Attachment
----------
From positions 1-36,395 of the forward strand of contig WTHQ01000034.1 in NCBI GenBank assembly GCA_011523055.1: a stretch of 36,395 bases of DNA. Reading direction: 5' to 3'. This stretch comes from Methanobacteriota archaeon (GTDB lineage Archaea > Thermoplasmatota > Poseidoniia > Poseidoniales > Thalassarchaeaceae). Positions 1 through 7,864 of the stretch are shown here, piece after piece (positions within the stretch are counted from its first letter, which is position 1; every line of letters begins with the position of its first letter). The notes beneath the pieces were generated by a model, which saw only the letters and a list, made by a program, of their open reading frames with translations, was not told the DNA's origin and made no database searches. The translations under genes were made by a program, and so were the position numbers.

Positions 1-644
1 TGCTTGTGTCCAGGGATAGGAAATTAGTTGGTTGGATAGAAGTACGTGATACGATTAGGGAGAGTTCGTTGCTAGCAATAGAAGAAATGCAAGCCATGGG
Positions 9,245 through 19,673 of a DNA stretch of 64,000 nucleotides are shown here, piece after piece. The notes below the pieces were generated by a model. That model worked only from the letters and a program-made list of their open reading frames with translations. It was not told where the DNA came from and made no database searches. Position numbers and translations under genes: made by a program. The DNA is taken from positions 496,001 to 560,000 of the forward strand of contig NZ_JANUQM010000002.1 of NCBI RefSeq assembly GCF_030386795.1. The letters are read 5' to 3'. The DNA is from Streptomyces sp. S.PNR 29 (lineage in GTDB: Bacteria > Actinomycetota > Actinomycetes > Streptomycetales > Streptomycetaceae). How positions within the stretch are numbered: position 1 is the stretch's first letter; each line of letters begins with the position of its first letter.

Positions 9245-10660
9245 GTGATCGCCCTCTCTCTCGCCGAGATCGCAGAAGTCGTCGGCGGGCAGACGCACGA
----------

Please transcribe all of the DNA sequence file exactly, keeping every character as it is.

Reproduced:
From positions 1-36,395 of the forward strand of contig WTHQ01000034.1 in NCBI GenBank assembly GCA_011523055.1: a stretch of 36,395 bases of DNA. Reading direction: 5' to 3'. This stretch comes from Methanobacteriota archaeon (GTDB lineage Archaea > Thermoplasmatota > Poseidoniia > Poseidoniales > Thalassarchaeaceae). Positions 1 through 7,864 of the stretch are shown here, piece after piece (positions within the stretch are counted from its first letter, which is position 1; every line of letters begins with the position of its first letter). The notes beneath the pieces were generated by a model, which saw only the letters and a list, made by a program, of their open reading frames with translations, was not told the DNA's origin and made no database searches. The translations under genes were made by a program, and so were the position numbers.

Positions 1-644
1 TGCTTGTGTCCAGGGATAGGAAATTAGTTGGTTGGATAGAAGTACGTGATACGATTAGGGAGAGTTCGTTGCTAGCAATAGAAGAAATGCAAGCCATGGG
Positions 9,245 through 19,673 of a DNA stretch of 64,000 nucleotides are shown here, piece after piece. The notes below the pieces were generated by a model. That model worked only from the letters and a program-made list of their open reading frames with translations. It was not told where the DNA came from and made no database searches. Position numbers and translations under genes: made by a program. The DNA is taken from positions 496,001 to 560,000 of the forward strand of contig NZ_JANUQM010000002.1 of NCBI RefSeq assembly GCF_030386795.1. The letters are read 5' to 3'. The DNA is from Streptomyces sp. S.PNR 29 (lineage in GTDB: Bacteria > Actinomycetota > Actinomycetes > Streptomycetales > Streptomycetaceae). How positions within the stretch are numbered: position 1 is the stretch's first letter; each line of letters begins with the position of its first letter.

Positions 9245-10660
9245 GTGATCGCCCTCTCTCTCGCCGAGATCGCAGAAGTCGTCGGCGGGCAGACGCACGA